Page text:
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Gender pay gap tool reveals women in finance face big disparity

Written by: Paloma Kubiak
An online tool has launched to show the gender pay gap by occupation as further details emerge of employers’ requirement to report male and female earnings and bonuses.

The minister for women and equalities has today launched an online gender pay gap tool allowing individuals to find out the difference between male and female earnings by occupation.

Created by the Office for National Statistics using data from the annual survey of hours and earnings, it shows that at 18.1%, the gap in average pay between men and women for all employees is the lowest since records began.

However, there are big variations by industry. Construction and building trades supervisors have the highest gender pay gap in favour of men at 45.4% (men earn £14.74 per hour while women earn £8.05 per hour).

In finance – managers and directors – there’s a 36.5% difference (women earn £22.18 per hour, compared with men’s £34.93 per hour).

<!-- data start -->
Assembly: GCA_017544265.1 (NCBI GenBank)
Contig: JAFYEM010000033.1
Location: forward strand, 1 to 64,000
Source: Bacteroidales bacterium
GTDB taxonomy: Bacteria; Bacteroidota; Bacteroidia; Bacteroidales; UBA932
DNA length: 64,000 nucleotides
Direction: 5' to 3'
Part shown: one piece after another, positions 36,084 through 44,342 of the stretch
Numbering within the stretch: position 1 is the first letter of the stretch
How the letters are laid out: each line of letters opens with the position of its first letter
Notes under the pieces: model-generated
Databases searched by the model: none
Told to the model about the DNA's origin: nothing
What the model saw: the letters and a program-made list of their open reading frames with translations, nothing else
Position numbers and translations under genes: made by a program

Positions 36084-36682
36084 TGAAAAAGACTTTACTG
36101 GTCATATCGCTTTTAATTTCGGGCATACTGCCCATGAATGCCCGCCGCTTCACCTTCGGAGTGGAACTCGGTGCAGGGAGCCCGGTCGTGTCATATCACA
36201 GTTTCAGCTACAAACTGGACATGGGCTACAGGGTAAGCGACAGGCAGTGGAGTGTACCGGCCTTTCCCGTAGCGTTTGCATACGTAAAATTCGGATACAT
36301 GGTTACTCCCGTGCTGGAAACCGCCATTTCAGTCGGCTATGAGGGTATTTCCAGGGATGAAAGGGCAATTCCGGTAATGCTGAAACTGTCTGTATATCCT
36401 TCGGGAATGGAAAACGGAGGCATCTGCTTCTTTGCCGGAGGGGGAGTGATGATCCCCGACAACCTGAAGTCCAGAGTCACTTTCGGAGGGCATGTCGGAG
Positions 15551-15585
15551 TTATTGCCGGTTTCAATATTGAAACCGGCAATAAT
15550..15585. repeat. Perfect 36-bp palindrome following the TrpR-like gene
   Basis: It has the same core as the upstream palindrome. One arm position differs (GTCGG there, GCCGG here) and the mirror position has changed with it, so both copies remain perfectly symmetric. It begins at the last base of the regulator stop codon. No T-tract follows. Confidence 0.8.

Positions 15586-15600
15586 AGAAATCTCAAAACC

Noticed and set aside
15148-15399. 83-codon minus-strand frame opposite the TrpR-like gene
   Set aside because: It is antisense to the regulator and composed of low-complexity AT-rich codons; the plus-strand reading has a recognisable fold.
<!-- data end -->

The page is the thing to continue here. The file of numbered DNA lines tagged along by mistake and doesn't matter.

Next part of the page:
But female musicians, veterinarians and fitness instructors earn more than men with a difference of between 8% and 23%. In the midwifery sector, women earn 61.8% more than men – £18.84 compared with men’s hourly wage of £11.65.

The online tool is launched as details of how large employers will have to report their gender pay and gender bonus pay gaps from next April have been published. The regulations, which will affect almost 8,000 employers with around 11 million employees, will shine a light on workplace practices that could be preventing women from reaching the top in their organisations.

Minister for women and equalities, Justine Greening, said: “Britain has the lowest gender pay gap on record, there are more women in work than ever before, more women-led businesses than ever before and there are now women on every board in the FTSE 100.

“But if we are to help women to reach their potential and eliminate the gender pay gap, we need to shine a light on our workplaces to see where there is more to do to. This tool will empower both men and women to challenge this issue in their profession and help people to make more informed decisions about their career.”

Greening added that employers must play their part and take action to tackle the gender pay gap in their organisation.

“That’s why we are requiring large employers to publish their gender pay and gender bonus pay gaps for the first time ever and our regulations mean they can start getting ready to report from April next year.”

It’s estimated that eliminating work-related gender gaps could add £150bn to the UK’s annual GDP in 2025.

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